As such, all BVI financial institutions must determine if they are Reporting FIs and, if so, determine if they have Reportable Accounts. Having considered whether there are any Reportable Accounts about which information must be reported to the ITA, the Reporting FIs will need to provide certain financial information to the ITA on those Reportable Accounts, starting in 2015 for the 2014 period. If the Reporting FI has no Reportable Accounts for the relevant period, it need do nothing further.
The BVI has set up an online portal for Reporting FIs to submit the required information regarding the Reportable Accounts, known as the BVI Financial Account Reporting System (BVIFARS), which can be found at http://bvi.gov.vg/fatca.
For the 2014 period, the requisite information must be reported to the ITA prior to 30 June 2015 for US Reportable Accounts and 31 May 2016 in respect of UK Reportable Accounts. For the 2015 period, the requisite information must be reported to the ITA prior to 31 May 2016 for US Reportable Accounts and 31 May 2017 in respect of UK Reportable Accounts.
Record Keeping Obligations
In addition to the IGAs and CRS, the BVI has entered into 27 Tax Exchange Information Agreements under the OECD framework, each of which provide for the BVI government to seek and pass on certain financial and ownership information in relation to BVI companies, partnerships and trusts following a valid request for such information. In connection with this, BVI companies, partnerships and trusts are now required to maintain all its records and underlying documentation for a minimum of five years and that the location of such records and underlying documentation be notified to the registered agent of the company, partnership or trust.
Alternative Investment Fund Managers Directive (AIFMD)
In the alternative investment funds sphere, the BVI's regulator, the Financial Services Commission (the Commission), has signed regulatory cooperation agreements with 26 of the EU Member States' competent authorities in the form prescribed by the European Securities and Markets Authority under the AIFMD to enable BVI funds to continue to be marketed in those Member States under the provisions of the Member State's private placement regimes. Signatories include the regulators in the UK, Ireland, Luxembourg, the Netherlands, and the Scandinavian countries.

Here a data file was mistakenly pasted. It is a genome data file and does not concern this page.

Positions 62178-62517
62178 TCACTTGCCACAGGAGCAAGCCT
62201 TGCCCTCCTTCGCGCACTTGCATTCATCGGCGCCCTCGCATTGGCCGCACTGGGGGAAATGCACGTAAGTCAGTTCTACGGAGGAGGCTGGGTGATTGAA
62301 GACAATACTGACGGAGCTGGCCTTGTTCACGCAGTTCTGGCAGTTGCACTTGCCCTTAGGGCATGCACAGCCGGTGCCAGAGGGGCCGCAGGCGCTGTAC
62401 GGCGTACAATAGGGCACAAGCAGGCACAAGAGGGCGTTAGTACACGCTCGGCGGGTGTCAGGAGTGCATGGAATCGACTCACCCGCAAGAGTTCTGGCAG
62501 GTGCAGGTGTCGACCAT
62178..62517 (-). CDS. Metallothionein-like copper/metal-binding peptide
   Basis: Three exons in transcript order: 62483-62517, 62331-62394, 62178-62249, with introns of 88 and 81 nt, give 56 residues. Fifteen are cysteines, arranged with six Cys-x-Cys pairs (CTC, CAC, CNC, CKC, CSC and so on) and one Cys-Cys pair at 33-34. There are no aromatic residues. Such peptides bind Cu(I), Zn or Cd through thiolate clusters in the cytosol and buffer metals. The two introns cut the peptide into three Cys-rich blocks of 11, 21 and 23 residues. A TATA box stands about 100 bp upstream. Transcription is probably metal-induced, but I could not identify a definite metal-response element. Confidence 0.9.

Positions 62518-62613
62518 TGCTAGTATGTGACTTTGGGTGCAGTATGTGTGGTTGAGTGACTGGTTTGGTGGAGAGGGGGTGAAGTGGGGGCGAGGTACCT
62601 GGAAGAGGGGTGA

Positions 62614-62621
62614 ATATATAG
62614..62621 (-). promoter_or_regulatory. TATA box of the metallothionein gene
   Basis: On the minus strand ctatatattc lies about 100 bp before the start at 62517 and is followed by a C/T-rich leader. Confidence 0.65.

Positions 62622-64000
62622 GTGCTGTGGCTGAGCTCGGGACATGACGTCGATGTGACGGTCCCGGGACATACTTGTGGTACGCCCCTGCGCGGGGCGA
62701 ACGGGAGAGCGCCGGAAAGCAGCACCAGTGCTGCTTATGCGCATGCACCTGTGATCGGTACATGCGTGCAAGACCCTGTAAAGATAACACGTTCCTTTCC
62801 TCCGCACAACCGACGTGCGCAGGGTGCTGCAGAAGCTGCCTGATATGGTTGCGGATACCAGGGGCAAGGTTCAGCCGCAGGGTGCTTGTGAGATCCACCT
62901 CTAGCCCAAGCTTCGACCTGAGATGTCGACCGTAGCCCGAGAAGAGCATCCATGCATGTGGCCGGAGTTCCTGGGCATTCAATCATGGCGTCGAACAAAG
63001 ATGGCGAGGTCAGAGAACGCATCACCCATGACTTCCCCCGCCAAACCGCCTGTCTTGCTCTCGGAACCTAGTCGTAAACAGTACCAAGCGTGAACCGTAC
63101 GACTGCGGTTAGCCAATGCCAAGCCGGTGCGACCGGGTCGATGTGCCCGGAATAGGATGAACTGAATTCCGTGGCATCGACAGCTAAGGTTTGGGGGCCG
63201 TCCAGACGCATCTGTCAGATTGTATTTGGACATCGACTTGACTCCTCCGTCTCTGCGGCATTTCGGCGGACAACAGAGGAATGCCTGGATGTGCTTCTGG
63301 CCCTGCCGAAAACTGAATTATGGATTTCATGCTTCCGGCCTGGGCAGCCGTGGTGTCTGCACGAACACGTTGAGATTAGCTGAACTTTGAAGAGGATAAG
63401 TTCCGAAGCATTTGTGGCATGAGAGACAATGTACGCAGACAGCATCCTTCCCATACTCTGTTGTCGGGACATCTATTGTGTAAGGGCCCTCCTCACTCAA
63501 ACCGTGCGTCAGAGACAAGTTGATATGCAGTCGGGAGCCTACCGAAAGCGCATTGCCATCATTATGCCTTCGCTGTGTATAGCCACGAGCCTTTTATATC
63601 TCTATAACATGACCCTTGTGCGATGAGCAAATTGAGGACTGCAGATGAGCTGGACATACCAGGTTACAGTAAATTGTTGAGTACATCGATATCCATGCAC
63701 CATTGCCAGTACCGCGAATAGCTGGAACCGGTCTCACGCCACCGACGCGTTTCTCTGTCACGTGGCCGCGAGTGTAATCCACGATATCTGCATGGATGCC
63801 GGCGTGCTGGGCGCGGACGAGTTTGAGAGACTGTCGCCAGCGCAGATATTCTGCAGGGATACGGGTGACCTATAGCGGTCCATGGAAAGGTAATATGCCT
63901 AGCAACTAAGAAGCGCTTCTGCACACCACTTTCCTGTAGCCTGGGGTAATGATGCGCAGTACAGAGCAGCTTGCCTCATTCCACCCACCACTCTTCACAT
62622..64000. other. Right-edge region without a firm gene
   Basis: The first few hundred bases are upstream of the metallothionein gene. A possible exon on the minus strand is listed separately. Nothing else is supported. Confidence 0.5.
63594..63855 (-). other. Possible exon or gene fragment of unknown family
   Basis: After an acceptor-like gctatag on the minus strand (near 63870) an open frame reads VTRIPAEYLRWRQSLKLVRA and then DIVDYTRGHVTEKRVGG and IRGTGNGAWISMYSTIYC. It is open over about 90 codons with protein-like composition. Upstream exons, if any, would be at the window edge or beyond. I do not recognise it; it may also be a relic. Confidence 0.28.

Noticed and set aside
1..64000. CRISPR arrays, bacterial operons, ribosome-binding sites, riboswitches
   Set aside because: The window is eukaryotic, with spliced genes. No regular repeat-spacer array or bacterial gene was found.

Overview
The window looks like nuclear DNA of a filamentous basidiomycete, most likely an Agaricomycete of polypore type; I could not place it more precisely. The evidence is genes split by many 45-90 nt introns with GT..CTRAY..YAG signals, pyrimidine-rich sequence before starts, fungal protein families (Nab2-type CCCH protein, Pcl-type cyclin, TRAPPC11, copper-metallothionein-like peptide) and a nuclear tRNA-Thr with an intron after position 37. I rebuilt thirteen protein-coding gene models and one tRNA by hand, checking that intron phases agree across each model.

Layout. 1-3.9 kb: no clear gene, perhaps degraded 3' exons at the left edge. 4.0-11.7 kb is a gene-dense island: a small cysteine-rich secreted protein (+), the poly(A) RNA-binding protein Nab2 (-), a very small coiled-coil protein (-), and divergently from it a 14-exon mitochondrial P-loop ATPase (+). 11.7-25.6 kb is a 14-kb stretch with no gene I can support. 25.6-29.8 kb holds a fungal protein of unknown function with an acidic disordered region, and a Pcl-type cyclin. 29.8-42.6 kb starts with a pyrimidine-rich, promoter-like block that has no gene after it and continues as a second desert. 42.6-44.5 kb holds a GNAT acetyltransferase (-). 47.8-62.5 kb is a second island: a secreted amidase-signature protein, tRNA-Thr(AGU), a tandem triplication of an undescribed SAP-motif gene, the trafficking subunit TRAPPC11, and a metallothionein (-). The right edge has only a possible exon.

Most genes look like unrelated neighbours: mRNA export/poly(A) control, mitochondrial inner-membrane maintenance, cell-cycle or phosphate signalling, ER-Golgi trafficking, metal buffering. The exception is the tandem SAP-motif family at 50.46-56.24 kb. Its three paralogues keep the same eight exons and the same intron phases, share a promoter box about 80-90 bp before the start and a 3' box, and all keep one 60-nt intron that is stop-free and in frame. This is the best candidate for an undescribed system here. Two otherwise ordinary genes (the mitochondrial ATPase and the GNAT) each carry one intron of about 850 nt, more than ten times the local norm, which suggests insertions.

Extension of the Approved Manager Regime
In addition to the regulatory and tax cooperation moves, the BVI has been keen to ensure its regulated businesses are given a broad range of options under the Securities and Investment Business Act, 2010 (SIBA). The most recent change involves the extension of the very popular Approved Manager Regulations to certain managers managing non-BVI funds. The Approved Manager Regime is a regulatory "light" regime for qualifying managers incorporated or formed in the BVI with open-ended assets under management of US$400 million or less and closed-ended assets under management of US$1bn through qualifying fund structures. The regime originally provided for managers to be approved to manage and/or advise BVI private and professional funds, BVI closed-ended funds having similar characteristics, entities feeding into such funds and their affiliates without having to apply for a full investment manager license under SIBA. This has now been extended to allow for the management by an approved manager of funds established in other recognised jurisdictions as well as the BVI, including the Cayman Islands, Ireland, Luxembourg, the UK and US, greatly expanding the scope and attractiveness of the regime.
Anticipated Changes in 2015
It is anticipated that the Commission will expand its range of available categorisations for open-ended funds to add to the very popular private, professional and public funds by the introduction of two fund classifications aimed at incubating start-ups and the approval of smaller "friends and family" funds. The fund product aimed at start-ups is expected to provide a light touch to regulation and not require any service providers to the fund for a limited time to allow managers to incubate strategies using money from experienced investors in order to develop a track record. The friends and family fund would also be lightly regulated and require only an administrator to be appointed to the fund to keep costs to a minimum.
In summary, all the changes we have seen recently have been vital to the continued use and utility of BVI companies and have kept the BVI at the forefront of corporate domiciles.
Michael Gagie is the global head of the BVI law practice of Maples and Calder and is based in Asia. Michael practises both BVI and Cayman Islands law and his experience and areas of practice cover corporate, downstream private equity work, commercial, banking and structured finance.